The Muslimah attends Eid Prayers-Excerpt from the Book “The Ideal Muslimah”
Islam has honoured woman and made her equal with man as regards obligatory acts of worship.
Women are also encouraged to attend public gatherings on Eid al-Fitr and Eid al-Adha, so that they may take part in these blessed occasions.
This is demonstrated in a number of Hadith reported by Bukhari and Muslim, in which we see that the Prophet (PBUH) commanded that all the women should come out on these occasions, including adolescent and prepubescent girls, those who usually remained in seclusion, and virgins; he even commanded that menstruating women should come out, to take part in the joyous occasion, but they were to keep away from the prayer-place itself. His concern that all women should attend the prayer on the two Eids was so great that he ordered the one who had more than one jilbab (outer garment) to give one to her sister who had none. In this way he encouraged both the attendance of all women at Eid prayers and mutual support and help to do good and righteous deeds. Umm `Atiyyah said:
“The Messenger of Allah (PBUH) commanded us to bring out to the Eid prayers the
adolescent and prepubescent girls, those who usually remained in seclusion, and virgins, and he ordered those who were menstruating to keep away from the prayer-place.”
“We (women) used to be commanded to go out on the two Eids, including those who usually
stayed in seclusion, and virgins. The menstruating women went out too, and stayed behind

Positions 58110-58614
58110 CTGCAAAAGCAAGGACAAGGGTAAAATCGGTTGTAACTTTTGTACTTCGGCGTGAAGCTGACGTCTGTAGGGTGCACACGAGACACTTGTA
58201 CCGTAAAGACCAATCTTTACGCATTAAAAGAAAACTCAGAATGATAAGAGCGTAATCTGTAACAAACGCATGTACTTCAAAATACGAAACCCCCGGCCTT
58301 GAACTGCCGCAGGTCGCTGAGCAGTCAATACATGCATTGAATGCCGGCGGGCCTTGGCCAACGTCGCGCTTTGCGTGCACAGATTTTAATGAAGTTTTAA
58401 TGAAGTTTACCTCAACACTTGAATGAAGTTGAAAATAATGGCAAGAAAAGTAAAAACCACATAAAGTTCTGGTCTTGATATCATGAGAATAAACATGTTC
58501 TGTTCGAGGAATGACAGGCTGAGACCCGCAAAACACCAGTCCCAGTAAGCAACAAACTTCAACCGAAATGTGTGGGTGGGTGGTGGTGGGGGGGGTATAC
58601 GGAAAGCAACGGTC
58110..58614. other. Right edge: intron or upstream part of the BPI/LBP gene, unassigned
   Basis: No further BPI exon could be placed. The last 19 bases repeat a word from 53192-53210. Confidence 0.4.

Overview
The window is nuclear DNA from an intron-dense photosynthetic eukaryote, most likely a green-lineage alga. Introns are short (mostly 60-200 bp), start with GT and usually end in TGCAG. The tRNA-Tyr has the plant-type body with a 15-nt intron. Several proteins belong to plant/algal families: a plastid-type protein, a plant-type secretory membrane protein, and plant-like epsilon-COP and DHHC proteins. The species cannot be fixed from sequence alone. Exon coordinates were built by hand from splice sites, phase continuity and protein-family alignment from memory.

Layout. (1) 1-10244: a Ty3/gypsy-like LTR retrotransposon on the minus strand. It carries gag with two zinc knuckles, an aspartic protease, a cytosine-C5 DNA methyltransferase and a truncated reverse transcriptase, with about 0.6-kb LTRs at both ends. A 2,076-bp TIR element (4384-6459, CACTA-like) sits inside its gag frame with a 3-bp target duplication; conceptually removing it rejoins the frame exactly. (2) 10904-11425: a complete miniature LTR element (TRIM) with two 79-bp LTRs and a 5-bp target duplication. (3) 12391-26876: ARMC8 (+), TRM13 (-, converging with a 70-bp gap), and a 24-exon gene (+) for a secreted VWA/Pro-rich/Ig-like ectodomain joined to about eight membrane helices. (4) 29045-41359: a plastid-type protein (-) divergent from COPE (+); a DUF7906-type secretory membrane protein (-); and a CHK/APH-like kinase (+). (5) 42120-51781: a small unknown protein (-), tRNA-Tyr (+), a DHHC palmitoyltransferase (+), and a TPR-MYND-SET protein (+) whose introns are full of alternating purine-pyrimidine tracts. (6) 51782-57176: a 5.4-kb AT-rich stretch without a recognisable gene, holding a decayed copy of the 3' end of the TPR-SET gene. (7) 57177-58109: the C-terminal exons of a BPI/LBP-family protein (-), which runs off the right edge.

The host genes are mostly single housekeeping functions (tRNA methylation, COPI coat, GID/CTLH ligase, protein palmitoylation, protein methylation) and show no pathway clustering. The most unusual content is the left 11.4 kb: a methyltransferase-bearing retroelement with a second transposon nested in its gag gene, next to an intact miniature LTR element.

the people, joining in the takbirat.”
“The Messenger of Allah (PBUH) commanded us to take them out on Eid al-Fitr and Eid alAdha, the adolescent and prepubescent girls, the menstruating women, and those who
usually remained in seclusion, so that they could share in the festive occasions of the
Muslims, but the menstruating women were not to pray. I said, `O Messenger of Allah
(PBUH), one of us does not have a jilbab.’ He said, `Let her sister dress her in one of her
Bukhari reports: “Muhammad ibn Sallam told us that `Abd al-Wahhab reported from Ayyub from Hafsah bint Sirin, who said: `We used to prevent our prepubescent girls from going out on the two Eids’”.
A woman came and stayed at the castle of Banu Khalaf, and reported something from her sister. Her sister’s husband had taken part in twelve military campaigns with the Prophet (PBUH), and her sister herself had accompanied him on six of them. She said: “We used to take care of the sick and wounded.” Her sister asked the Prophet (PBUH): “Is there anything wrong if one of us does not have a jilbab and never goes out for that reason?” He said: “Let her friend give her one of her jilbabs, so that she can come out and join the righteous gatherings of the Muslims.”‘
34. Sahih Muslim, 8/100, kitab al-Hajj, bab istihbab al-tib qabl al-ihram. 35. Sahih Muslim, 3/208, Kitab al-hayd, bab jawaz ghusl al-ha’id ra’as zawjiha wa tarjiluhu. 36. Fath al-Bari, 1/403, Kitab al-hayd, bab mubashirah al-ha’id; Sahih Muslim, 3/209, Kitab alhayd, bab jawaz ghusl al-ha’id ra’as zawjiha.